These small moments of comic relief are a welcome blessing, because for the most part the business Lew Archer goes about is decidedly grim. MacDonald’s characters put me in mind of Yeats’s lines from “The Second Coming”: “The best lack all conviction, while the worst are full of passionate intensity.” Actually, looking at that poem again, it occurs to me that the line prior to those just quoted is even more apt: “The ceremony of innocence s drowned.” Even the knowing, cynical Lew Archer does not realize just how drowned that innocence is, innocence he wanted and needed to believe in, until this case reaches its bitter conclusion.

There is an issue in hardboiled fiction concerning the portrayal of female characters. They tend to be either simpletons, evil-minded seducers, compulsive liars, or some combination of all of the above. Of course, the same can be said of many of the men who drift in and out of these novels. Thing is, these books are primarily written by men .The P.I.’s these authors create are often wary of women and attracted to them at the same time. This makes them – the men, I mean – mistrustful, but one feels that it is actually themselves they don’t trust. Thus, they engage in a sort of a verbal dance with the woman in question, the famously snappy repartee that characterizes so much of the dialogue found in hardboiled fiction and film. By the time these attitudes had filtered down to Ross MacDonald by way of Dashiell Hammett and Raymond Chandler, they had softened somewhat. And as MacDonald’s oeuvre progressed over the years, they softened still more. Women could be seen to share the same basic humanity as men, and the same failings and weaknesses as well. They are attractive to Archer not because they are seductive sirens, but because they are intelligent, decent, and good.

The Way Some People Die is an early entry in the Archer series, and while I admired it greatly, it is not necessarily the one I would recommend for a reader coming to the series for the first time. There’s a midpoint further along where MacDonald can be said to have truly come into his own as a novelist. wycherly.jpg chill.jpg The Wycherly Woman (1961), The Zebra-Striped Hearse (1962) and The Chill (1964), for instance, show him to be in full possession of his considerable powers. Zebra-Striped Hearse, with its scouring depiction of a man’s tormented relationship with his daughter, strikes very close to home where Ross MacDonald’s personal life is concerned. macdonald.jpg I recommend Tom Nolan’s 1999 biography, where the full story of MacDonald, his wife novelist Margaret Millar, and the troubled relationship they endured with their ill-fated daughter Linda was first fully revealed.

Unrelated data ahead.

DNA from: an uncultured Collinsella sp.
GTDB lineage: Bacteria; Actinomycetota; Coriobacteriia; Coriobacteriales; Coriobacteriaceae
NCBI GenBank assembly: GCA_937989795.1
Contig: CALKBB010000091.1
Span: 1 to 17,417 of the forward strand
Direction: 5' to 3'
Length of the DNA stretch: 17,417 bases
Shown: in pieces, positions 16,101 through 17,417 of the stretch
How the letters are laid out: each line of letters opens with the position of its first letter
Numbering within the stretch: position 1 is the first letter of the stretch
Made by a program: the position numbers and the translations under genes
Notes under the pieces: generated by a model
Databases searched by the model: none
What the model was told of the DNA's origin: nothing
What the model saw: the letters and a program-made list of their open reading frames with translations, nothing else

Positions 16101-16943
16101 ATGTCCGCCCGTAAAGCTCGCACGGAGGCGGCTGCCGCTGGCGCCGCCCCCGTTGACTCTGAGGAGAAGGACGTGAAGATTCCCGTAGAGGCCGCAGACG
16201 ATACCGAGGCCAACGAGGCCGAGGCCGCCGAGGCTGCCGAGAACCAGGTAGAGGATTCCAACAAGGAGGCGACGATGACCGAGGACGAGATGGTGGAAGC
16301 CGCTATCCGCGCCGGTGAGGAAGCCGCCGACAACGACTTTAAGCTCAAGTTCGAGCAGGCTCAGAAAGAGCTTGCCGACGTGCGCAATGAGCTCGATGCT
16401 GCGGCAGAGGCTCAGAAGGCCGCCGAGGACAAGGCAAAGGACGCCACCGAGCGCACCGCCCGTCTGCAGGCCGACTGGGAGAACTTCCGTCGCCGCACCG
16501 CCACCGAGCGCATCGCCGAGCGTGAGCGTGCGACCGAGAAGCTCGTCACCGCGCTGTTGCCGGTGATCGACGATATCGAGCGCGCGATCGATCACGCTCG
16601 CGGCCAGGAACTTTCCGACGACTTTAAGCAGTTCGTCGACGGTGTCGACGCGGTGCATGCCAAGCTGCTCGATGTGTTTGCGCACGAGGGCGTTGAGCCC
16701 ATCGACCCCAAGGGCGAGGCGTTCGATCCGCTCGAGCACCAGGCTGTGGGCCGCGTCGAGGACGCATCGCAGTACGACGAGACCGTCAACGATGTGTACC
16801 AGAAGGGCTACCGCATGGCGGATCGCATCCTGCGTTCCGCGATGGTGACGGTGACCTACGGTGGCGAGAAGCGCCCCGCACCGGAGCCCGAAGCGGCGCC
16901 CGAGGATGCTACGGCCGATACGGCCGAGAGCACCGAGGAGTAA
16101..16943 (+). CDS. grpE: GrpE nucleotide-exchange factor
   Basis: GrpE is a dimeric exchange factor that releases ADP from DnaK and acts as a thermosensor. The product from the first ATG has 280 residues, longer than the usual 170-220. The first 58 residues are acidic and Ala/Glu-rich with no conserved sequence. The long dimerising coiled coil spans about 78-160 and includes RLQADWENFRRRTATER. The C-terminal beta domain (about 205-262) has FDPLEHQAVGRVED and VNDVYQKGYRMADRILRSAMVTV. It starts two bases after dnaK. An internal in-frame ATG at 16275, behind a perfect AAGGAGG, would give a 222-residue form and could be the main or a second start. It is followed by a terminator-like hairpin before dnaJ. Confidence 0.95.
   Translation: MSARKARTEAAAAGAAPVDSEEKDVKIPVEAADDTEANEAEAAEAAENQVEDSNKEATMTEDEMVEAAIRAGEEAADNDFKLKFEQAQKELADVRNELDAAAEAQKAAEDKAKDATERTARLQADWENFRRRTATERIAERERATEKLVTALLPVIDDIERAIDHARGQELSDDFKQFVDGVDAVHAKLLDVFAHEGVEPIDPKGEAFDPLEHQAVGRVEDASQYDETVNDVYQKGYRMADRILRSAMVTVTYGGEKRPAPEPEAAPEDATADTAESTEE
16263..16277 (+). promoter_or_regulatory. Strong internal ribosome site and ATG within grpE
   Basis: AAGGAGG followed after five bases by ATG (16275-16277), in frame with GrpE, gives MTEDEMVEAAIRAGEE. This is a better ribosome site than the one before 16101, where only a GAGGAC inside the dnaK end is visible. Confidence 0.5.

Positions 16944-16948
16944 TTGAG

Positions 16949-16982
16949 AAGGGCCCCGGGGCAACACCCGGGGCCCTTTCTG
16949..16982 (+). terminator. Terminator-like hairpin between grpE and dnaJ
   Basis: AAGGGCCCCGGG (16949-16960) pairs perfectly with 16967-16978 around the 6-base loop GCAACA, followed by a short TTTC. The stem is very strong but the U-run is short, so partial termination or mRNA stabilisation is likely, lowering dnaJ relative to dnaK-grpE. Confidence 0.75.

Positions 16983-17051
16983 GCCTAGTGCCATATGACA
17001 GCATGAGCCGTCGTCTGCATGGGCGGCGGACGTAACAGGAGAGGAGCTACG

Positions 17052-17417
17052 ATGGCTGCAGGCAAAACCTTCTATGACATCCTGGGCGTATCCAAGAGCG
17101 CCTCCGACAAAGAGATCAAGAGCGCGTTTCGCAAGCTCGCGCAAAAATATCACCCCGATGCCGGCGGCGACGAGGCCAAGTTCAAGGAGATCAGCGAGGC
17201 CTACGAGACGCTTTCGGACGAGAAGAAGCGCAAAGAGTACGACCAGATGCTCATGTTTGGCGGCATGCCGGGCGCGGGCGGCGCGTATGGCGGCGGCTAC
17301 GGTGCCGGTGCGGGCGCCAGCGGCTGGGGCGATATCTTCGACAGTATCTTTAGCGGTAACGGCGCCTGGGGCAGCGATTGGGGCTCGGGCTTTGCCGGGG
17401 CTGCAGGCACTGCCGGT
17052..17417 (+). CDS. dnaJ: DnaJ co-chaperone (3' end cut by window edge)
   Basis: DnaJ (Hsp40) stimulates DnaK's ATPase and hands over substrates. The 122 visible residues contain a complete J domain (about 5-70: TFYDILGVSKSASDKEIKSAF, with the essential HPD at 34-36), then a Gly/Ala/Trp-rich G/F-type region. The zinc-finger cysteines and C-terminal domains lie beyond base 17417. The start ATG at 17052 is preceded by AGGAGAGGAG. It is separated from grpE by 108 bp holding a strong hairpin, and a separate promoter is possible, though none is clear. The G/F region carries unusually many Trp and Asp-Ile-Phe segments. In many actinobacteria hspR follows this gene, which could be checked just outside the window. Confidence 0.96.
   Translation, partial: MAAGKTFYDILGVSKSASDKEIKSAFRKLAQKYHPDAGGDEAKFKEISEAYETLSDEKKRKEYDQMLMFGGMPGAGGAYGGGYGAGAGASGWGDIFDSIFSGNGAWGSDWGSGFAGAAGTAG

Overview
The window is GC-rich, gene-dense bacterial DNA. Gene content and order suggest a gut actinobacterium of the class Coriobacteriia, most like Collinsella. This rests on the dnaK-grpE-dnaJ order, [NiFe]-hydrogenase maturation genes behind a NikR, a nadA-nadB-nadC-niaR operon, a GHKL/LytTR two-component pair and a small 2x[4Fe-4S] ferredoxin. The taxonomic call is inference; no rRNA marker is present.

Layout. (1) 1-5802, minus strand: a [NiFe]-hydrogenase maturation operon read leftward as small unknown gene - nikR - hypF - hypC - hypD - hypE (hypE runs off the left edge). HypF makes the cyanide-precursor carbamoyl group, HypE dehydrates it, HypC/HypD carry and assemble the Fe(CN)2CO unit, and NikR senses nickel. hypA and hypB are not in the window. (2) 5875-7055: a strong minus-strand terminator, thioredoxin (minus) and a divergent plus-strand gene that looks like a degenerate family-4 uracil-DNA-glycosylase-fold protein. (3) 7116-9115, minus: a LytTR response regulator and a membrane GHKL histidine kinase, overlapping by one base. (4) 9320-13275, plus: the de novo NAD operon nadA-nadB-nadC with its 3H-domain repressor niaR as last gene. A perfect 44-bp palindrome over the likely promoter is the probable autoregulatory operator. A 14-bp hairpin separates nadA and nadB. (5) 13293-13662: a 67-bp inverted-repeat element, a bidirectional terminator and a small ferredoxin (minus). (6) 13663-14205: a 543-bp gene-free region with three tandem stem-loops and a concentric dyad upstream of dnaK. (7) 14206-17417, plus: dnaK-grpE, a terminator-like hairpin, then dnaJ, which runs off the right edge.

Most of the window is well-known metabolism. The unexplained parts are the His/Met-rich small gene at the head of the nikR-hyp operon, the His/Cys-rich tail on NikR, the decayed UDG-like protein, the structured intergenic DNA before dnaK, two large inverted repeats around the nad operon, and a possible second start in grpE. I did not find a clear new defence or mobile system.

Few writers were as astute as MacDonald in depicting the material riches coupled with intellectual vacuity and moral bankruptcy that characterized Southern California during the postwar era. In the course of the Archer novels, one specific place becomes emblematic of the fallen world all around us, wherever we are, where it is such a struggle to live life in anything resembling a state of grace.


  1. Quotes for a Sunday « Books to the Ceiling said,

    […] From The Doomsters by Ross MacDonald: […]

  2. The Doomsters by Ross MacDonald « Books to the Ceiling said,

    […] Mystery fiction, books) I’ve already written fairly extensively about Ross MacDonald. (See The Way Some People Die.) And I just posted a quote from The Doomsters this past Sunday. But can I read a MacDonald novel […]

  3. compulsive CSP said,

    nice review… might give it a try.

  4. Books to talk about – a personal view « Books to the Ceiling said,

    […] B. Parker The Remains of an Altar – Phil Rickman The Chameleon’s Shadow – Minette Walters The Way Some People Die and The Zebra-Striped Hearse – Ross MacDonald Cold in Hand – John Harvey Monster in the Box, […]

  5. Kelly said,

    Thanks for the review. I agree that we owe a lot to the reprint publishers. (I’m a huge fan of Soho Crime as well.) I know they don’t make the big bucks the larger companies make, so I’m indebted to their commitment to bring us some of the vintage gems.

  6. Richard said,

    I agree with Kelly, though honestly I like this series of black & white photos a LOT less than most of the older painted covers. They lack any hint of warmth or mystery. I’ll take the covers from the 1950s and early 1960s any day.

  7. Prashant C. Trikannad said,

    Thanks for a very incisive review of both the book and its author. I have only read short stories by Ross Macdonald and I got the impression that his victims are often missing. I’ll have to read the novels to see if that holds true.